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Iranian women pull back the veil on hated regime West learned to tolerate

In a photo shared on Twitter, an unveiled woman stands on top of a vehicle as thousands make their way toward Aichi cemetery in Saqez, Mahsa Amini's hometown in Iran.
Special to WorldTribune.com

By John J. Metzler

The women’s led uprising against Iran’s Islamic Republic continues. Under the inspiring slogan Woman, Life, Freedom, the movement confronting Teheran’s theocratic regime is widening and now had gained vital political support from key Western countries many of whom long rationalized their political and business links with Iran.

Nationwide protests triggered by the death of 22-year-old Mahsa Amini in police custody, for not wearing the obligatory hijab head scarf properly, have since September morphed into a massive uprising among significant portions of the female population.

During this entire Autumn the streets of Iranian cities were not filled with a warm sun and the smells of roasted chestnuts and turnips but with the sting of teargas, the chants of demonstrators and the crackle of gunfire.

“The walls are covered in slogans calling for the death of the Supreme Leader and the overthrow of the Islamic Republic and forty-three years of religious theocracy and tyranny,” adds an Iranian friend overseas who closely monitors events in his homeland.

Germany and Iceland have called for a special session of the UN Human Rights Council on Nov. 24 concerning the continuing demonstrations. The request backed by 42 countries, demands this landmark meeting covering the widening repression in Iran.

The Islamic Republic of Iran faces a major transformation if not an outright violent revolution as millions of people across this land push for social, civil and political rights long denied to them by the ruling Mullahs. The hijab, the mandatory head cover for girls and women, remains the singular symbol of the simmering grievances which have smoldered in silence for decades and have now ignited into a massive still largely peaceful uprising against the arbitrary and mandatory religious controls of the theocratic regime.

Iran’s massive women-led protests seem to have reached a tipping point; girls and women throughout the Islamic Republic continue to push back against the hated hijab.

There’s a particular ironic poetic justice in France tilting towards the Iranian opposition; French President Emmanuel Macron held an unannounced meeting with four key Iranian women active in the democracy movement. This was the first time in 43 years that Iranian dissidents had an official meeting with a sitting French president.

President Macron called the Iranian demonstrations a revolution. “Something unprecedented is happening,” Macron said in a radio interview, “The grandchildren of the revolution are carrying out a revolution and are devouring it”.

During the late 1970’s during the revolt against the reformist Shah of Iran, the French government gave safe refuge to Ayatollah Khomeini, the radical religious zealot who led the revolt from exile.  Khomeini’s return from Paris to Teheran at the cusp of the revolution in 1979, sealed the fate of any long shot chance Iran had for a democratic government. This remains part of a tragic history.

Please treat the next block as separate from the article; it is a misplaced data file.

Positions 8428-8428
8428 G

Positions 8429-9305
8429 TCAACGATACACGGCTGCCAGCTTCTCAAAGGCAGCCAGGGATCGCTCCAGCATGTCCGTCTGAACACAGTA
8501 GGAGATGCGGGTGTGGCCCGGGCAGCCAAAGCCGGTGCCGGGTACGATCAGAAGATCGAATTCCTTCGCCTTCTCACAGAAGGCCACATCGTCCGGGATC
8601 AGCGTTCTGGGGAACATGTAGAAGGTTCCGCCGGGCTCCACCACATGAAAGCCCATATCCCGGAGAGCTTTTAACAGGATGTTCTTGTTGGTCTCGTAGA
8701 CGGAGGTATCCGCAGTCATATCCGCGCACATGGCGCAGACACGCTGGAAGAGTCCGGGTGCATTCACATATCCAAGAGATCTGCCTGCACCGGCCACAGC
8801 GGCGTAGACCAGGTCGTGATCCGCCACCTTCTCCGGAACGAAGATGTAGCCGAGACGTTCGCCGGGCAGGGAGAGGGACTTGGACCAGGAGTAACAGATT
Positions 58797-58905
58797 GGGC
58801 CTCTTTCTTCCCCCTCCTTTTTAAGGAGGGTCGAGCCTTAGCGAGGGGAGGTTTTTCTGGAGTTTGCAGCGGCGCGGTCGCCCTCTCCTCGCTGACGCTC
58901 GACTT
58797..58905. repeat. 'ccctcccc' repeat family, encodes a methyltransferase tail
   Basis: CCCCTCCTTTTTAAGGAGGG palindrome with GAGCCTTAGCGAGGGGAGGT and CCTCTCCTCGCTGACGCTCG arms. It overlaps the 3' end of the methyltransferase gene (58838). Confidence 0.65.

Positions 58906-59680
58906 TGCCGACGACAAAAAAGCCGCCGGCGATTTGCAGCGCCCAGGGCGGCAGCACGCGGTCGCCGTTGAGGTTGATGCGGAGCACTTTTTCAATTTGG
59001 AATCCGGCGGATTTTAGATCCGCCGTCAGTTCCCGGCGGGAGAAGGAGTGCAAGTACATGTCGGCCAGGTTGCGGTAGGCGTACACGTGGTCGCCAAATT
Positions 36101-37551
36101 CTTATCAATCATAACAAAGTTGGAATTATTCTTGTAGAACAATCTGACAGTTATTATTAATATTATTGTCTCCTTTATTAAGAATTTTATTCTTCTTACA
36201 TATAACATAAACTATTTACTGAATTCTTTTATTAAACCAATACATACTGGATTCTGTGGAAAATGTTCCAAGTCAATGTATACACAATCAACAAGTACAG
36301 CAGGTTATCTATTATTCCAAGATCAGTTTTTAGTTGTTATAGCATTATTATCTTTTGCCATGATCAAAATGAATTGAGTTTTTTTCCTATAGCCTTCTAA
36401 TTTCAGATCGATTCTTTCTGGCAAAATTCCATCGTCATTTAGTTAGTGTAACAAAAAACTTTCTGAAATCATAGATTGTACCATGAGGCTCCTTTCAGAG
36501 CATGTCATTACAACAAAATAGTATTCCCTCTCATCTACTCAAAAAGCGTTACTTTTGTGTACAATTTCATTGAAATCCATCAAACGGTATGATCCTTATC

Germany saw its Chancellor Olaf Scholz chide the Iranian regime with uncharacteristic clarity. He strongly chastised the Teheran regime for its brutal crackdown on protests and said Germany stood, “shoulder to shoulder with the Iranian people”.

Scholz stated, “It is clear that the Iranian government is solely responsible for this spate of violence.”

So far more than 300 people have been killed and there have more than 14,000 arrests. Some of those arrested have been given the death sentence by Iran’s Revolutionary Courts.

A scathing new UN report “Situation of Human Rights in the Islamic Republic of Iran,” adds, “it is estimated that at least 318 individuals, including 9 women, were executed from 1 January to 31 July 2022.” Arbitrary use of the death penalty presents a sharp increase over 2021 and predates the current demonstrations.

Moreover the “The Secretary-General is concerned at the increased repression of women and girls who peacefully protest compulsory hijab.” Among many recommendations the UN report calls to abolish the death penalty and “to release immediately all persons detained arbitrarily for legitimately exercising their rights to freedom of opinion and expression and of association and right of peaceful assembly.”

Related: 2 months into protests, Iran’s rich and powerful IRGC has yet to act, November 8, 2022

Britain, Germany, France and the United States have pursued long elusive denuclearization deals with Iran in the hope of forestalling Teheran’s race to gain atomic weapons.  Reviving the moribund 2015 Deal between Iran and major world powers reached by the Obama Administration looks far less likely now given the Teheran regime’s treatment of its citizens.

But what happens next? Shall Iran’s clerical regime, sensing its fragility in facing its own citizens, now unleash the dreaded Revolutionary Guards and perhaps the regular military to launch a bloody crackdown?  Or shall Iran’s long-suffering people topple this wicked regime?

John J. Metzler is a United Nations correspondent covering diplomatic and defense issues. He is the author of Divided Dynamism the Diplomacy of Separated Nations: Germany, Korea, China (2014). [See pre-2011 Archives]
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